Although native to Japan, 95 percent of all commercial Easter lily bulbs (Lilium longiflorum), are produced on 10 farms along the California-Oregon border. Here, the bulbs spend almost three years developing underground before they're large enough for the potted Easter lily market. Nellie White is the most common cultivar of Easter lily, with large, white fragrant flowers. Easter lilies thrive in moist, cool soil in sunny locations.
Choose a sunny location in which to plant the Easter lily. Amend the soil by pouring 2 inches of peat moss and 2 inches of perlite onto the bed and, using a gardening fork, mixing the amendments to a depth of 6 inches.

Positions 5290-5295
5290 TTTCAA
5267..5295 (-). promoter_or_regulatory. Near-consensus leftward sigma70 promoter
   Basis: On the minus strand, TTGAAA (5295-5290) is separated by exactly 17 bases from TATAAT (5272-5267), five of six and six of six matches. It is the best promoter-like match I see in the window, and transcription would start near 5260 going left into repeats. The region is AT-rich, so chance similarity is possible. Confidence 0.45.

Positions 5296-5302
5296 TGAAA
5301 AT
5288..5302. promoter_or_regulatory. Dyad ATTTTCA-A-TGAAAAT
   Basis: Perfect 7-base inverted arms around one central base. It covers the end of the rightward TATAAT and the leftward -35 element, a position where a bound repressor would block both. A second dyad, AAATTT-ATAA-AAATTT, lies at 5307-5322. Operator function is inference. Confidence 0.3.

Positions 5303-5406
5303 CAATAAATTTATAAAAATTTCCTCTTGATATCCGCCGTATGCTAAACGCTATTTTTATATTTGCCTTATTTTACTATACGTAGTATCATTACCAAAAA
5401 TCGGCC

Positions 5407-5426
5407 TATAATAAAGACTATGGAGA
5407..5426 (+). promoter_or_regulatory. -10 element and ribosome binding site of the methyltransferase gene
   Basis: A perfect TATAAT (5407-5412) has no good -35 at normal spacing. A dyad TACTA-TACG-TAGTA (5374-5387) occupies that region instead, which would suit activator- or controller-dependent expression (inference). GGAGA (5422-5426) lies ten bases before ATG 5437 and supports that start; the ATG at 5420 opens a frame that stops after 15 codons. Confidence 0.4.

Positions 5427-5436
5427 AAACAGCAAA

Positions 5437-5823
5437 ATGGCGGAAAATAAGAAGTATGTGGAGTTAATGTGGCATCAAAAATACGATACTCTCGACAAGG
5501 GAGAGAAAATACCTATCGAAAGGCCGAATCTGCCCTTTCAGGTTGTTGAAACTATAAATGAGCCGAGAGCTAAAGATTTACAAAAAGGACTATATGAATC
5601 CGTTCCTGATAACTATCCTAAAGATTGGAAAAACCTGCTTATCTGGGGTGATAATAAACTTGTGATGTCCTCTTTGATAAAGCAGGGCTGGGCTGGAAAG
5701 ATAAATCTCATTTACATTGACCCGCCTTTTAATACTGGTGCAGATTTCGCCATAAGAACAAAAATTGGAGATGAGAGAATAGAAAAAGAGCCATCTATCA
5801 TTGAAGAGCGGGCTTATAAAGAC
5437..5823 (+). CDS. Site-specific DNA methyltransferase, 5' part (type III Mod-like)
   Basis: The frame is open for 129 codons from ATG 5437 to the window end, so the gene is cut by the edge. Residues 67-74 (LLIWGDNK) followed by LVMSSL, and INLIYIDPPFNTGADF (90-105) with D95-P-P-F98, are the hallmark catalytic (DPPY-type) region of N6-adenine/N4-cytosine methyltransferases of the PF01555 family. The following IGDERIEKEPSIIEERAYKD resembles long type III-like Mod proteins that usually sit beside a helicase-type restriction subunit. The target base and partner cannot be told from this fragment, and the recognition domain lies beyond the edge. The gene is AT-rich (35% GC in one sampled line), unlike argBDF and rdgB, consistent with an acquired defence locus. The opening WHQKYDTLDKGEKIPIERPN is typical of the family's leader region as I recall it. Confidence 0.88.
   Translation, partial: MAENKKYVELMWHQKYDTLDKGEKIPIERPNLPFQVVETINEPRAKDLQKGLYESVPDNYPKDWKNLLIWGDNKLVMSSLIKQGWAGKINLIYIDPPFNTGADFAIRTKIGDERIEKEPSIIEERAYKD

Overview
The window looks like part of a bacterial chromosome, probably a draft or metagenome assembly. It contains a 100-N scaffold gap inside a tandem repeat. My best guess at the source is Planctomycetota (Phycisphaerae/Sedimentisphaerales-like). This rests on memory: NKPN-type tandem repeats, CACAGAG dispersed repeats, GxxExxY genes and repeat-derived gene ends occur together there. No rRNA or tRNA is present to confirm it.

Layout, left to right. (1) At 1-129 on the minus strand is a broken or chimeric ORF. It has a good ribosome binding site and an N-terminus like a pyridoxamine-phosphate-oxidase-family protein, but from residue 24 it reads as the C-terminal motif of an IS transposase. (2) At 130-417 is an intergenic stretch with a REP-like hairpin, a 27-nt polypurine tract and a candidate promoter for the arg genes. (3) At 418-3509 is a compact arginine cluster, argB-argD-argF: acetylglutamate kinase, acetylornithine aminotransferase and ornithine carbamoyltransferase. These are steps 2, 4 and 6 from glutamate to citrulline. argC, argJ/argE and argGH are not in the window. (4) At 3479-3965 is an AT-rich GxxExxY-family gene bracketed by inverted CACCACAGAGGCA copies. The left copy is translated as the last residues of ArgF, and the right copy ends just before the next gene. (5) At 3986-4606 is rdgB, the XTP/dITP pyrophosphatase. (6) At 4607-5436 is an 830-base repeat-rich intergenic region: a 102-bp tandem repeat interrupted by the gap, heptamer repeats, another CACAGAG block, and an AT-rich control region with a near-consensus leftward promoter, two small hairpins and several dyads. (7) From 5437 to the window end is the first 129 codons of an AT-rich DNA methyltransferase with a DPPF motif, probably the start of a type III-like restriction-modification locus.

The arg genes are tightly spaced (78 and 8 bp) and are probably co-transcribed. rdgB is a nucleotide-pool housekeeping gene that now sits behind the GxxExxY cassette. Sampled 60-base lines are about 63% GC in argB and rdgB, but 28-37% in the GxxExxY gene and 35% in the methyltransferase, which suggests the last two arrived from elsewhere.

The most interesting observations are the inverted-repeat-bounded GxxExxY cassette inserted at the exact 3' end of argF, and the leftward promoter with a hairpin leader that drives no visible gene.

Dig a 3-inch hole and place the Easter lily bulb into it. Pour a handful of soil over the roots and use your hands to work it in and around them. Completely fill the hole with soil and use your hands to lightly tamp the soil around it. When planting more than one Easter lily, space them 12 to 18 inches apart.
Add mulch to the soil around the Easter lily. Pour 2 to 3 inches of mulch and spread it out in a 1-foot radius around the plants.
Water the Easter lily and keep the soil moist at all times.
Cut the stems, to the soil, of the old plant as it begins to die back. New growth will appear in its place.